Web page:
Medical reports indicate that the next significant breakthrough in cancer treatment could come in the form of vaccines.

Researchers have reached a turning point where vaccines aimed at shrinking tumours and preventing cancer recurrence could become available within the next five years.

Promising targets for these experimental treatments include breast cancer, lung cancer, melanoma (a deadly form of skin cancer), and pancreatic cancer.

This has become possible because scientists have made substantial progress in understanding how cancer evades the immune system. Cancer vaccines, like other immunotherapies, work by boosting the immune system to detect and eliminate cancer cells. 

Some of the new vaccines utilize mRNA technology, which gained widespread recognition through its application in COVID-19 vaccines.

Further advances in cancer prevention through vaccines are also on the horizon. Decades-old hepatitis B vaccines have proven effective in preventing liver cancer, while the introduction of HPV vaccines in 2006 has successfully reduced the incidence of cervical cancer.

Leading pharmaceutical companies, Moderna and Merck, are said to be collaborating on the development of a personalized mRNA vaccine for patients with melanoma. This approach involves customizing the vaccine to each patient based on the specific mutations found in their cancer tissue. By training the immune system to target these mutations, the personalized vaccine aims to eradicate cancer cells bearing the identified genetic fingerprints.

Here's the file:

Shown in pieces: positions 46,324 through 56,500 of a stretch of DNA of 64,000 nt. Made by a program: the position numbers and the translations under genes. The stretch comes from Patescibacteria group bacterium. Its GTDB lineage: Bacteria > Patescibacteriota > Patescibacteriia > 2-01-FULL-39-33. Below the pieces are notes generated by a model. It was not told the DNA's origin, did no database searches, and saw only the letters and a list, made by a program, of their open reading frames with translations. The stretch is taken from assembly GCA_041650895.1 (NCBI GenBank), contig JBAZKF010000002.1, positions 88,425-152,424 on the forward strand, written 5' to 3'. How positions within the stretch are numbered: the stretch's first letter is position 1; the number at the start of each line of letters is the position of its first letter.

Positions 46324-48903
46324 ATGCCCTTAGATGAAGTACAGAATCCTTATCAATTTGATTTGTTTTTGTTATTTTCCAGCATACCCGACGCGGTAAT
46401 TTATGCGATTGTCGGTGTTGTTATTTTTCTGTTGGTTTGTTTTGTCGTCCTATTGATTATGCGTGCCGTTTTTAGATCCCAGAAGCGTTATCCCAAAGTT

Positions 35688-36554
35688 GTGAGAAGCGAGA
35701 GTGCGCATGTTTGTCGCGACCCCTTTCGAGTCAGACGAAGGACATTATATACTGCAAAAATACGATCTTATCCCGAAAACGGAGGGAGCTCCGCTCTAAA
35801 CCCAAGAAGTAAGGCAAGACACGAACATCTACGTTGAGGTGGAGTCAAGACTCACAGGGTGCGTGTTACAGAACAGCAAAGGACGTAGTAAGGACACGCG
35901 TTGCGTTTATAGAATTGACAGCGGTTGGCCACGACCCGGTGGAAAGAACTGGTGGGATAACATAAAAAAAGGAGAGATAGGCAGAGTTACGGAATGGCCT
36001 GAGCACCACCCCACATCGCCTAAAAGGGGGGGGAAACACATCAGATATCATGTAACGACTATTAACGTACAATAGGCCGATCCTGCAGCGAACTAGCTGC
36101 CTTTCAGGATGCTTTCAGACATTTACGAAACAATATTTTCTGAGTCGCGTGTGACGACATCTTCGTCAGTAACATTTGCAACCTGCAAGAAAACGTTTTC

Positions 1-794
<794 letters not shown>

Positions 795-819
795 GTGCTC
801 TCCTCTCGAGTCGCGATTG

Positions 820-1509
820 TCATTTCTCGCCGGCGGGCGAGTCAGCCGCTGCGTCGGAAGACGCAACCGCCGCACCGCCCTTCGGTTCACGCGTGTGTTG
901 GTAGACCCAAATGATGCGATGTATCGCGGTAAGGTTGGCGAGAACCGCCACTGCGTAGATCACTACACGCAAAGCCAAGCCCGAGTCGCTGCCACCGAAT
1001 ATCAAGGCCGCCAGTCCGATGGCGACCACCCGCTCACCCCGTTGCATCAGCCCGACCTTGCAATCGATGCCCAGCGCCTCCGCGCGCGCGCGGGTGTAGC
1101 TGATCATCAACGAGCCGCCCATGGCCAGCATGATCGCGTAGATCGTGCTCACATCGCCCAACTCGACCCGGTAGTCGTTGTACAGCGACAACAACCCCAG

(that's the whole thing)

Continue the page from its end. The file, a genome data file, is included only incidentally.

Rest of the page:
However, the personalized nature of these vaccines may come very costly.

In contrast, non-personalized vaccines, similar to the COVID-19 vaccine, could be produced at a significantly lower cost.

At the University of Washington School of Medicine, researchers are focusing on developing vaccines that can benefit a wide range of patients, not just a single individual. Tests are currently underway for early and advanced breast cancer, lung cancer, and ovarian cancer. Some preliminary results from these studies may emerge as early as next year.